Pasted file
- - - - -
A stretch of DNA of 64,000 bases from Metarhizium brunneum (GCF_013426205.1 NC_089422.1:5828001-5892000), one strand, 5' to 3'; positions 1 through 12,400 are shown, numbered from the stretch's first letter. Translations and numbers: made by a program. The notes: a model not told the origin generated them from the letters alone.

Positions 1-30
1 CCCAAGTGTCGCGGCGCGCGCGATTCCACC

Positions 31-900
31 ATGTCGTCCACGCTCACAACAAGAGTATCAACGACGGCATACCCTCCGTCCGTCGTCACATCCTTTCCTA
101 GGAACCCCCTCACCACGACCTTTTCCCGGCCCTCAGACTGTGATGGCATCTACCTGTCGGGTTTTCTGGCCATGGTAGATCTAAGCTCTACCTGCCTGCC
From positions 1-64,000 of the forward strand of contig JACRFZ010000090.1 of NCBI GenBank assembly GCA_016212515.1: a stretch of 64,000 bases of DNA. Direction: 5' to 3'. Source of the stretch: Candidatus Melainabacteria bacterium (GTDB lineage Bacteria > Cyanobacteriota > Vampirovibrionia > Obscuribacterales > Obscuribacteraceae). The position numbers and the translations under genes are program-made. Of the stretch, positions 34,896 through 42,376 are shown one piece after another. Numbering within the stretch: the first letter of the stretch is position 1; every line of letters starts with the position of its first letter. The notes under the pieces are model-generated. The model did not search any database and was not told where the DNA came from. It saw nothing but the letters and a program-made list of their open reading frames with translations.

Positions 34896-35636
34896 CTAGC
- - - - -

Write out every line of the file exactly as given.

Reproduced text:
A stretch of DNA of 64,000 bases from Metarhizium brunneum (GCF_013426205.1 NC_089422.1:5828001-5892000), one strand, 5' to 3'; positions 1 through 12,400 are shown, numbered from the stretch's first letter. Translations and numbers: made by a program. The notes: a model not told the origin generated them from the letters alone.

Positions 1-30
1 CCCAAGTGTCGCGGCGCGCGCGATTCCACC

Positions 31-900
31 ATGTCGTCCACGCTCACAACAAGAGTATCAACGACGGCATACCCTCCGTCCGTCGTCACATCCTTTCCTA
101 GGAACCCCCTCACCACGACCTTTTCCCGGCCCTCAGACTGTGATGGCATCTACCTGTCGGGTTTTCTGGCCATGGTAGATCTAAGCTCTACCTGCCTGCC
From positions 1-64,000 of the forward strand of contig JACRFZ010000090.1 of NCBI GenBank assembly GCA_016212515.1: a stretch of 64,000 bases of DNA. Direction: 5' to 3'. Source of the stretch: Candidatus Melainabacteria bacterium (GTDB lineage Bacteria > Cyanobacteriota > Vampirovibrionia > Obscuribacterales > Obscuribacteraceae). The position numbers and the translations under genes are program-made. Of the stretch, positions 34,896 through 42,376 are shown one piece after another. Numbering within the stretch: the first letter of the stretch is position 1; every line of letters starts with the position of its first letter. The notes under the pieces are model-generated. The model did not search any database and was not told where the DNA came from. It saw nothing but the letters and a program-made list of their open reading frames with translations.

Positions 34896-35636
34896 CTAGC